Helping Cities to Be Smart about Equity: Introducing Predictive Models to Opportunity Mapping in Seattle, WA

Authors: Rachel Berney*, Assistant Professor, Dept. of Urban Design & Planning, University of Washington, Seattle, Gundula Proksch, Associate Professor, Dept. of Architecture, University of Washington, Seattle, Bernease Herman, Data Scientist, eScience Institute, University of Washington, Seattle
Topics: Spatial Analysis & Modeling, Quantitative Methods, Urban Geography
Keywords: urban equity, civic technology, technology adoption, indicator evaluation, opportunity mapping
Session Type: Paper
Day: 4/11/2018
Start / End Time: 1:20 PM / 3:00 PM
Room: Studio 5, Marriott, 2nd Floor
Presentation File: No File Uploaded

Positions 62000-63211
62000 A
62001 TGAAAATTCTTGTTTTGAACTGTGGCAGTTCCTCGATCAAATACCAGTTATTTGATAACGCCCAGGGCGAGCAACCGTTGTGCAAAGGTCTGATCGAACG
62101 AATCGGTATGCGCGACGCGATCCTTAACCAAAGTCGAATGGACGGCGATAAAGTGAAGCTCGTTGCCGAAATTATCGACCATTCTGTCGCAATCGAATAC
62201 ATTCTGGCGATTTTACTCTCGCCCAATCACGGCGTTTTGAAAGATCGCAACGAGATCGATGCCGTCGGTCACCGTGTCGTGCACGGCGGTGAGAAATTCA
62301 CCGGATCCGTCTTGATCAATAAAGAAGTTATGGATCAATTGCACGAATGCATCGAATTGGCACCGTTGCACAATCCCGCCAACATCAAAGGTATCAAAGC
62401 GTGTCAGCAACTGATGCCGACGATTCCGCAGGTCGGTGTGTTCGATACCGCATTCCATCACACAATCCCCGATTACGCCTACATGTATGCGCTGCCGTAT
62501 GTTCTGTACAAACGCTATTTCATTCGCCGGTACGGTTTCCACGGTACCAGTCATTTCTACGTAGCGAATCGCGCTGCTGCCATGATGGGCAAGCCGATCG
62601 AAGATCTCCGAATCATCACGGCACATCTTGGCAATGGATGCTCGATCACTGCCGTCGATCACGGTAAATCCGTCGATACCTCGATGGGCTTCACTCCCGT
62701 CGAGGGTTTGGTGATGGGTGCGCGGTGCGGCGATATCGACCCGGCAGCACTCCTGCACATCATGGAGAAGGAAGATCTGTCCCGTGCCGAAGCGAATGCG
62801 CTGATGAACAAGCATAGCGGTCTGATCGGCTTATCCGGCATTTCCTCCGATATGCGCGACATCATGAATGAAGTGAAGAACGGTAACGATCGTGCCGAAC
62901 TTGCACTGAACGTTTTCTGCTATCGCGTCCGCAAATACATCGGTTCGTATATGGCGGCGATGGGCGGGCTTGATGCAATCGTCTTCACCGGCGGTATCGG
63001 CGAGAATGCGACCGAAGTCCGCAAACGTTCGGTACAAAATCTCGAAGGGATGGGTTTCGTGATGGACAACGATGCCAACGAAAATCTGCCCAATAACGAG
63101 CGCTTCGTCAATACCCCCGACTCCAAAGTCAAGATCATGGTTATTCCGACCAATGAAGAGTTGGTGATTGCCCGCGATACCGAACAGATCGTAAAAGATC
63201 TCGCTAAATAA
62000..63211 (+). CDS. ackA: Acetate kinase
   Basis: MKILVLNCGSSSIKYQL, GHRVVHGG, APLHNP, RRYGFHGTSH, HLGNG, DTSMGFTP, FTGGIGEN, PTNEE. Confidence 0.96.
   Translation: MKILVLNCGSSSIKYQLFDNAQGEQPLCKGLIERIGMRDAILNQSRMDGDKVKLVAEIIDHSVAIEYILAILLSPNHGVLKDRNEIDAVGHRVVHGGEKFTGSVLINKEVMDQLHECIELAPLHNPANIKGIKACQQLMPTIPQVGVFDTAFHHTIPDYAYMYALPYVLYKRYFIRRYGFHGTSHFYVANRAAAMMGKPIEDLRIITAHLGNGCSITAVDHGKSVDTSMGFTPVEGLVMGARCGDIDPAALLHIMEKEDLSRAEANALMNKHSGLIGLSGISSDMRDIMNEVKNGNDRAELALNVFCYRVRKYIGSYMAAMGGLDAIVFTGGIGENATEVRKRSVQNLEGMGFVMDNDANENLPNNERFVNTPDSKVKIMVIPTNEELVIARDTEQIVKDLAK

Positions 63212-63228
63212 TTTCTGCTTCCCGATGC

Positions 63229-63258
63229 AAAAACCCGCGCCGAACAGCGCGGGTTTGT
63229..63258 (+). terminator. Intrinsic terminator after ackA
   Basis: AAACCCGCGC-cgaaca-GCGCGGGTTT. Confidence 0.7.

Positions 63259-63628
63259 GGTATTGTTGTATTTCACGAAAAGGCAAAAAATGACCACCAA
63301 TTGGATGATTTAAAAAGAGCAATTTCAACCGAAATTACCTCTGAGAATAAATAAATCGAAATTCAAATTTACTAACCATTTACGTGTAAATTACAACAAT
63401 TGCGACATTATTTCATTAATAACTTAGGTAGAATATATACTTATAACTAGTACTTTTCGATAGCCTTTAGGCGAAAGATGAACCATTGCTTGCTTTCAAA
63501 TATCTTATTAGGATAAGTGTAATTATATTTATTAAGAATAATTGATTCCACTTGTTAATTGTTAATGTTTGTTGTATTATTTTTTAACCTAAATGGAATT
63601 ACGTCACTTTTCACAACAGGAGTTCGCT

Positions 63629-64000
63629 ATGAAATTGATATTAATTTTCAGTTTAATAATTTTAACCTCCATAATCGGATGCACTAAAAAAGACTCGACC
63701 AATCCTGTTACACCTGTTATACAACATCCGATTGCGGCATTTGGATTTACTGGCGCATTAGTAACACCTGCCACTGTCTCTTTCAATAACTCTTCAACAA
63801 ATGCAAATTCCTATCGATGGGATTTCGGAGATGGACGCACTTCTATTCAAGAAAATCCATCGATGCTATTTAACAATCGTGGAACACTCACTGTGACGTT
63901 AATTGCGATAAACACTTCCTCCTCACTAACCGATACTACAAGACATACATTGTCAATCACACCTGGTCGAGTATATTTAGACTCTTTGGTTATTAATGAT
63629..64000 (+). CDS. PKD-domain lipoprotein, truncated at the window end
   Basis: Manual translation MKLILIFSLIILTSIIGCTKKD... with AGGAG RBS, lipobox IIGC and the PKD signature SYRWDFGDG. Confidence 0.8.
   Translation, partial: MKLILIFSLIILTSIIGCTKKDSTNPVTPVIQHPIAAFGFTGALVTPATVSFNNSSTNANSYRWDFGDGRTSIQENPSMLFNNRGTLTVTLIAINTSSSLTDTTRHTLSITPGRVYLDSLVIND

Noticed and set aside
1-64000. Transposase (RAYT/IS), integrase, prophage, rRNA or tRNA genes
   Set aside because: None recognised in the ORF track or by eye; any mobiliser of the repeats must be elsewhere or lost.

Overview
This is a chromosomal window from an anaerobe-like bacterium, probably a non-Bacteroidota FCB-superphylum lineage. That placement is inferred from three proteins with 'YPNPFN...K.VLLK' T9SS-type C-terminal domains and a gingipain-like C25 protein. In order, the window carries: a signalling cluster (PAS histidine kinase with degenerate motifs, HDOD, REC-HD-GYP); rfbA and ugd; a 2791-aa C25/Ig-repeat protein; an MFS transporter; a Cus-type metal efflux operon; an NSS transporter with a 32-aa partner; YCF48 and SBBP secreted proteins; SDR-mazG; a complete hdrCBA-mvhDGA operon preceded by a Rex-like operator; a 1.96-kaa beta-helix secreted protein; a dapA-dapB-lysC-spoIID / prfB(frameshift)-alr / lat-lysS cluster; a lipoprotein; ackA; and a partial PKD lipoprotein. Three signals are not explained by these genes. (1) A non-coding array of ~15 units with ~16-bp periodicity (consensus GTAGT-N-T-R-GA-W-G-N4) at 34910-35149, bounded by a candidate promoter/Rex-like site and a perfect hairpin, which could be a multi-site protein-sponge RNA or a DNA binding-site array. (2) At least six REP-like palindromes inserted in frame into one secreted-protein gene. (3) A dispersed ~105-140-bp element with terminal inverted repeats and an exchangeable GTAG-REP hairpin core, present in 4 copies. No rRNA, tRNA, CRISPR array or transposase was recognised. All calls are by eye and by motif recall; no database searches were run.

There is a growing community of data and social scientists working together to help their cities solve urban problems using advanced technical approaches. These collaborations are challenged to ensure that the analyses and tools they create can be well understood and smoothly adopted by multiple stakeholders. Opportunity mapping is frequently used in urban planning to evaluate inequitable conditions across cities physically and socially. This approach is primed to benefit from techniques in the software and data science community. An injection of statistical sophistication into this process could reduce bias, and increase transparency and replicability, enabling city planners and governments to better understand, predict, and respond to residents’ inequitable access to city resources and to gentrification across cities. We have built a web-based visualization and equity analysis tool underpinned by a structural equation model to enable prediction and increase understanding of relationships between the underlying mechanisms of urban inequality. This is in contrast to the procedure in practice today in which hand-picked variables are weighted based on educated guesses and displayed as an aggregate. We discuss the challenges of adopting advanced software products by non-technical government teams in the case of tools like ours. We analyze features of civic technology projects that have failed to gain traction, along with features that have aided others in the adoption process. Finally, we conclude with proposed next steps for our tool.

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